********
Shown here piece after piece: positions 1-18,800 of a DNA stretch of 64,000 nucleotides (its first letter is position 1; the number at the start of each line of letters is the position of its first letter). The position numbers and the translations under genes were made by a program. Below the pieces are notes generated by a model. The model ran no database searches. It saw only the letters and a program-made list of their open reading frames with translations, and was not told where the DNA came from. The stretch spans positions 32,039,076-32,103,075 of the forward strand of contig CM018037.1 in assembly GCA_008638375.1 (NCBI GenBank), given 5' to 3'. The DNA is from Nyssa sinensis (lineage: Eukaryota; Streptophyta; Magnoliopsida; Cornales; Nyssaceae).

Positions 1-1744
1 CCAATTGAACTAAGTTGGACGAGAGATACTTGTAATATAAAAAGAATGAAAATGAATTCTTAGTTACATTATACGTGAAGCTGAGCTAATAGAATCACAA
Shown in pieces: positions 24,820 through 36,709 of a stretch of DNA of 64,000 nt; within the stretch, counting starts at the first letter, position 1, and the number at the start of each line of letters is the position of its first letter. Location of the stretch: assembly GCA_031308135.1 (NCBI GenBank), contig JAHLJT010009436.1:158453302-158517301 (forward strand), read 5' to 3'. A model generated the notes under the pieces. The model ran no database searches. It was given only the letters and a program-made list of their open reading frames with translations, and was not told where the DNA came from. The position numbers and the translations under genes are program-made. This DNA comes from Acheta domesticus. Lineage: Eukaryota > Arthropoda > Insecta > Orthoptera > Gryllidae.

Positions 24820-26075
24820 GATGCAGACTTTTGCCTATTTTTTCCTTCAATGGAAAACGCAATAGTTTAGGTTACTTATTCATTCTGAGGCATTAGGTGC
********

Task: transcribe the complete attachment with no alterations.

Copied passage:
Shown here piece after piece: positions 1-18,800 of a DNA stretch of 64,000 nucleotides (its first letter is position 1; the number at the start of each line of letters is the position of its first letter). The position numbers and the translations under genes were made by a program. Below the pieces are notes generated by a model. The model ran no database searches. It saw only the letters and a program-made list of their open reading frames with translations, and was not told where the DNA came from. The stretch spans positions 32,039,076-32,103,075 of the forward strand of contig CM018037.1 in assembly GCA_008638375.1 (NCBI GenBank), given 5' to 3'. The DNA is from Nyssa sinensis (lineage: Eukaryota; Streptophyta; Magnoliopsida; Cornales; Nyssaceae).

Positions 1-1744
1 CCAATTGAACTAAGTTGGACGAGAGATACTTGTAATATAAAAAGAATGAAAATGAATTCTTAGTTACATTATACGTGAAGCTGAGCTAATAGAATCACAA
Shown in pieces: positions 24,820 through 36,709 of a stretch of DNA of 64,000 nt; within the stretch, counting starts at the first letter, position 1, and the number at the start of each line of letters is the position of its first letter. Location of the stretch: assembly GCA_031308135.1 (NCBI GenBank), contig JAHLJT010009436.1:158453302-158517301 (forward strand), read 5' to 3'. A model generated the notes under the pieces. The model ran no database searches. It was given only the letters and a program-made list of their open reading frames with translations, and was not told where the DNA came from. The position numbers and the translations under genes are program-made. This DNA comes from Acheta domesticus. Lineage: Eukaryota > Arthropoda > Insecta > Orthoptera > Gryllidae.

Positions 24820-26075
24820 GATGCAGACTTTTGCCTATTTTTTCCTTCAATGGAAAACGCAATAGTTTAGGTTACTTATTCATTCTGAGGCATTAGGTGC